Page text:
Source: The Wall Street Journal
President’s appetite for stimulus comes up against budget realities and some fellow Republicans
President Trump’s stated goal for more spending on infrastructure appears out of step with GOP elected officials.
For an economy that isn’t in recession, the U.S. is facing one of the bleakest fiscal outlooks since World War II. One question that President Donald Trump will soon have to decide: How much is he willing to embrace even wider deficits?
The answer will determine whether Mr. Trump’s domestic agenda lives up to markets’ bold expectations, and his own.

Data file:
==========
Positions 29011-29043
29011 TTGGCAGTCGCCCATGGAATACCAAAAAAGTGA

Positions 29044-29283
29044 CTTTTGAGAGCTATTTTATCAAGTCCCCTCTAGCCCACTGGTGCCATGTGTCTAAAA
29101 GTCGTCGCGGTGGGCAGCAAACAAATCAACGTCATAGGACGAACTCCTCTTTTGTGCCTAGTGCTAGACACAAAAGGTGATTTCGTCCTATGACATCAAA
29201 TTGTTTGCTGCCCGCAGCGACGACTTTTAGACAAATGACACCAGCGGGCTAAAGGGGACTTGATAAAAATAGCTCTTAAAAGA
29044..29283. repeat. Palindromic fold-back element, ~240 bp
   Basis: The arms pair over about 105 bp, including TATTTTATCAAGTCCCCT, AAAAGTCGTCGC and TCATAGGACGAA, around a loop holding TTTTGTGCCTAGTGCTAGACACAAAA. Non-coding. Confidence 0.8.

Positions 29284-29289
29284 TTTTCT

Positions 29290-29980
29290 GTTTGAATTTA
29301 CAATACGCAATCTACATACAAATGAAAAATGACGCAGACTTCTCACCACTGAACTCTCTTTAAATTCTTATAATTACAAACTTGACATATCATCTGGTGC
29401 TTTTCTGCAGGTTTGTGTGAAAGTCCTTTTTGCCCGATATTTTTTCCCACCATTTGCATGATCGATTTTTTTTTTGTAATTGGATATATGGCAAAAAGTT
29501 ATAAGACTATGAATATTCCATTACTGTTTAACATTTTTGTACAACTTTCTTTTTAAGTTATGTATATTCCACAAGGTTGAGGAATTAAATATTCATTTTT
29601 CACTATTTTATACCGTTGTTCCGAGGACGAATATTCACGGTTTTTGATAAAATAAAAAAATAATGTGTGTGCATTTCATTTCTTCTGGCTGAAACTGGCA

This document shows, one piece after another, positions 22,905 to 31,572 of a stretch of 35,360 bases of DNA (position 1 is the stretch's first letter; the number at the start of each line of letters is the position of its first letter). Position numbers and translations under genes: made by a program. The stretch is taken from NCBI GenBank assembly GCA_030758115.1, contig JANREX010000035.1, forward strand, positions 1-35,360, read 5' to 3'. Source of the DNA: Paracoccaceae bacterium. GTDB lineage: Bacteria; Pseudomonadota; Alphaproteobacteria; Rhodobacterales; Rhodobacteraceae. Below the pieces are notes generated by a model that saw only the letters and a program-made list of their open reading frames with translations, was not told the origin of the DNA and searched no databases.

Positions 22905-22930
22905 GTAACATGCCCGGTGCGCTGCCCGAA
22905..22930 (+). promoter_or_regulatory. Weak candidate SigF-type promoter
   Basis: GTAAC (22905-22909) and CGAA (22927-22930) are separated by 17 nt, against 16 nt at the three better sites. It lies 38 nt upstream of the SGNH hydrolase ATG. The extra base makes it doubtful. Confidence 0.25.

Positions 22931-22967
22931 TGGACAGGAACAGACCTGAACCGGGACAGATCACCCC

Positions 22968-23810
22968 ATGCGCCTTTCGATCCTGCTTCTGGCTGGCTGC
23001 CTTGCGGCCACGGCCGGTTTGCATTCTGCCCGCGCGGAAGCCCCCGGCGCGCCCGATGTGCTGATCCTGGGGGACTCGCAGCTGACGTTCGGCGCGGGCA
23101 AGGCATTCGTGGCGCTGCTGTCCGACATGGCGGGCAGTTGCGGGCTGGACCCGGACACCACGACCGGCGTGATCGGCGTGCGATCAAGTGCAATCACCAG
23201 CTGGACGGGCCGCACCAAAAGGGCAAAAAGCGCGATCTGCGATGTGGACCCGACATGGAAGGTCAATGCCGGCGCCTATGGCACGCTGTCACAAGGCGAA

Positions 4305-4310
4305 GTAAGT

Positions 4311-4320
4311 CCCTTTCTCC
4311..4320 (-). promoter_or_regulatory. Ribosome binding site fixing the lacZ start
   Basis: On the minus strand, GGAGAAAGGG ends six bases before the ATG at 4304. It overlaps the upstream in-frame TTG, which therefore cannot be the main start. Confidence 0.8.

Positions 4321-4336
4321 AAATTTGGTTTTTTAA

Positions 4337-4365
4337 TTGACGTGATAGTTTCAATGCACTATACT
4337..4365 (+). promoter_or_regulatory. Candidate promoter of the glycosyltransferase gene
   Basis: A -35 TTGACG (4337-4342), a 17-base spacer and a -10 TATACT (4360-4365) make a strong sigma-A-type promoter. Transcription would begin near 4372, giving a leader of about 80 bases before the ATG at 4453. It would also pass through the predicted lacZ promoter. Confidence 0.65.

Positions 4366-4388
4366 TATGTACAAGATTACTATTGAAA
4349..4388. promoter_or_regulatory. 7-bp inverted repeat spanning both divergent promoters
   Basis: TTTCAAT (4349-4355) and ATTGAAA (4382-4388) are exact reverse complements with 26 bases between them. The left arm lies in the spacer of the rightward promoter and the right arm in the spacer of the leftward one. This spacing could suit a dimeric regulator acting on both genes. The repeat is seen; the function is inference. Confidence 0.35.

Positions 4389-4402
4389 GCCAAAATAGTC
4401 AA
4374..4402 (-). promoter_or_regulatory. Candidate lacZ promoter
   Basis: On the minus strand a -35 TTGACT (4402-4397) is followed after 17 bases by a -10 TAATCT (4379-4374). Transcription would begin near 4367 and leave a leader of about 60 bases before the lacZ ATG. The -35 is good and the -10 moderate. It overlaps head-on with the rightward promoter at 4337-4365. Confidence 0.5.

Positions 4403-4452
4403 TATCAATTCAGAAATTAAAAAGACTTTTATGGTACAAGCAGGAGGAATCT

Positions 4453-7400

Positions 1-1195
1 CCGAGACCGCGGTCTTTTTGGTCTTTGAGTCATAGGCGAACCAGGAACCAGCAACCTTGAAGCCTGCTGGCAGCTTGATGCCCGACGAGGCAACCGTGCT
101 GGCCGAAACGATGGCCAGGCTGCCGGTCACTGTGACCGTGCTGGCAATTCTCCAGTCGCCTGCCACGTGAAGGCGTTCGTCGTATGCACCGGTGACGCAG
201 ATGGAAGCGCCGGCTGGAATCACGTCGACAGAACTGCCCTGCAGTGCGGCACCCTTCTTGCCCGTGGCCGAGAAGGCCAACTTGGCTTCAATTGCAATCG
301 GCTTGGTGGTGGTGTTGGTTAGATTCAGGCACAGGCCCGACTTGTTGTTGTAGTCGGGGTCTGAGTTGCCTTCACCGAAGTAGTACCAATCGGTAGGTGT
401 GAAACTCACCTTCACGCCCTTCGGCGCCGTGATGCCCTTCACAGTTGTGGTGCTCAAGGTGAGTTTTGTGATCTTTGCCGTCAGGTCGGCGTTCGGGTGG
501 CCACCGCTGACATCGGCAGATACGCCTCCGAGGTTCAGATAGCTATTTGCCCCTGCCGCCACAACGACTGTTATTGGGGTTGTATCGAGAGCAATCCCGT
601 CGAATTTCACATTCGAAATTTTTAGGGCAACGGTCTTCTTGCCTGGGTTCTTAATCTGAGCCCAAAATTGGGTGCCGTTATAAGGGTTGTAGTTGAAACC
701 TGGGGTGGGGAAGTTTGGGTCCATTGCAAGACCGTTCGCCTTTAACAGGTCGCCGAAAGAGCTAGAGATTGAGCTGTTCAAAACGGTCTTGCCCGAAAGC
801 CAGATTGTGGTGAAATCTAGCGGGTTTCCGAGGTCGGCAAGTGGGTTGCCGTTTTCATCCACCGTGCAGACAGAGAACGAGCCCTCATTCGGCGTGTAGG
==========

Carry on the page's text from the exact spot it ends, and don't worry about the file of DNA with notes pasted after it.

Before Mr. Trump does anything, growing budget deficits are already on a course to push federal debt to record levels as a share of gross domestic product. That will make it extremely difficult to make good on promises to cut taxes and boost spending without spilling more red ink.
Unlike past periods, deficits are swelling not because of an economic downturn or a short-term boost in discretionary spending, but because of the costs of caring for an aging population. Medicare and Social Security are the biggest projected drivers of spending. Ten years ago, some 6,700 Americans turned 65 every day. The number is now 9,800 Americans, and it will rise to 11,700 by 2026. Den Rest des Beitrags lesen »